Reflection Letter

Throughout my time in this class, I have reflected on each and every one of my pieces. I think that this class really changed my perspective on writing, as well as my entire writing process. I used to meticulously plan each essay with a boring framework and predictable points. My essays followed a slow and tedious formula. They weren’t enjoyable to write and they weren’t very enjoyable to read. I believe that alone should say enough about how this class has affected me, with or without the course outcomes. Nevertheless, seeing as these course outcomes come standard across all freshman english classes, I genuinely believe that this class has helped me not only improve as a writer, but also enabled a setting for me to encounter the five course outcomes.

The first of the outcomes seems easy enough. Looking back at my work in the class, I have surely experienced with writing in many different modes. Through the plethora of assignments due in the class, I have come face to face with many different terrifying mediums. I began in my comfort zone writing a literacy narrative about reading. This seemed simple enough, but in writing a learned a lot about myself. “As I discovered in my piece, I used reading as a coping mechanism to deal with stressful or upsetting situation. I never realized before the correlation between reading and my diagnosis.” I have never identified as an artist and was challenged by requests of “Sunday Sketches” and comics. I also never identified as very technologically savvy; however, in this class, I found myself enchanted with “Wordpress.” While definitely a little daunting at first, I soon figured out  how to produce blog posts and pages. Through it all, I faced each new challenge with a little bit of fear and uncertainty, but found myself proud of each and every piece that I created.

The second outcome was way harder. I think the piece that reflects the most towards my ability to “summarize, analyze, synthesize, and evaluate the ideas of others” would be my Comparing Stitches and Spinning essay, where I used Hillary Chute’s “Women, Comics, and Risks of Representation,” as a “lens to read David Small’s Stitches and Tillie Walden’s Spinning.” Using this essay I found key points made by Chute to highlight similarities and differences in the work of Small and Walden. I struggled with this essay because for me it’s hard to draw lines between three pieces of writing, but after writing and re-writing the same essay multiple times before turning in my final product, I felt way more comfortable with my abilities.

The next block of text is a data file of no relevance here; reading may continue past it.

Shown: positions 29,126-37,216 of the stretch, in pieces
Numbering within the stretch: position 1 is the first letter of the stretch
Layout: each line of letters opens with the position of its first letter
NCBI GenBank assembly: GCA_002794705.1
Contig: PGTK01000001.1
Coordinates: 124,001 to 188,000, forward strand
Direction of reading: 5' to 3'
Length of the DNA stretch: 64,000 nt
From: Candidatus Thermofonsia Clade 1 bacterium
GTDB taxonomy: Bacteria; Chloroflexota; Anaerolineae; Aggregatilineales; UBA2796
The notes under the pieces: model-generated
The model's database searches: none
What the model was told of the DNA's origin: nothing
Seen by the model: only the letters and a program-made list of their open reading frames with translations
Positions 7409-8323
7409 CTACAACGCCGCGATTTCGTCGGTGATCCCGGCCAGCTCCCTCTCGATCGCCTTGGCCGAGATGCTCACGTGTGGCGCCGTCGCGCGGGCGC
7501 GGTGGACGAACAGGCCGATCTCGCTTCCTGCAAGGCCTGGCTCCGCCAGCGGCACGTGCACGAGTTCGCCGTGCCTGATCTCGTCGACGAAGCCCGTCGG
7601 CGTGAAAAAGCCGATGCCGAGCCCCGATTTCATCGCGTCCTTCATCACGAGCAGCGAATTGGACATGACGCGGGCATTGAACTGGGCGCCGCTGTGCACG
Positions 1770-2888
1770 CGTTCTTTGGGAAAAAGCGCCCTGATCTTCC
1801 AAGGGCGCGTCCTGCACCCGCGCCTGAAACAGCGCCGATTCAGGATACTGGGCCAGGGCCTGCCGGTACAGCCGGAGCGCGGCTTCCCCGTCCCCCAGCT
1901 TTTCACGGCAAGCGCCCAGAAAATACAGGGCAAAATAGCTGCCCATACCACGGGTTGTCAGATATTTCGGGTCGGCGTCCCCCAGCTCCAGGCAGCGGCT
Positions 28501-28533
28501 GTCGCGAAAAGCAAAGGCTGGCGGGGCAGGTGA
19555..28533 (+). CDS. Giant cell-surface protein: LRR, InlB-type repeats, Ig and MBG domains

The third course outcomes was not really anything new to me. I had always seen writing as a process, but through this class my process really changed. When I was little, I got sent to writing counselors who taught me ways to pull my scattered thoughts together. While this was really helpful at the time, when your taught to write for test scores, it became an obstacle in this class. Being a bit of a sesquipedalian, in my old work, I felt very uncomfortable writing in casual tones and even more uncomfortable turning my work into a bunch of drawing and some words. That’s all a comic was to me at the time. I never really understood what it really took to write a comic, even a short one like mine. As I worked in new mediums, I found myself having a whole new process, I threw my formulas out the door and just began to draw for the sketches, hoping somehow I would figure it out by the end. I wrote my literacy narrative by speaking it out loud and letting my computer type it for me.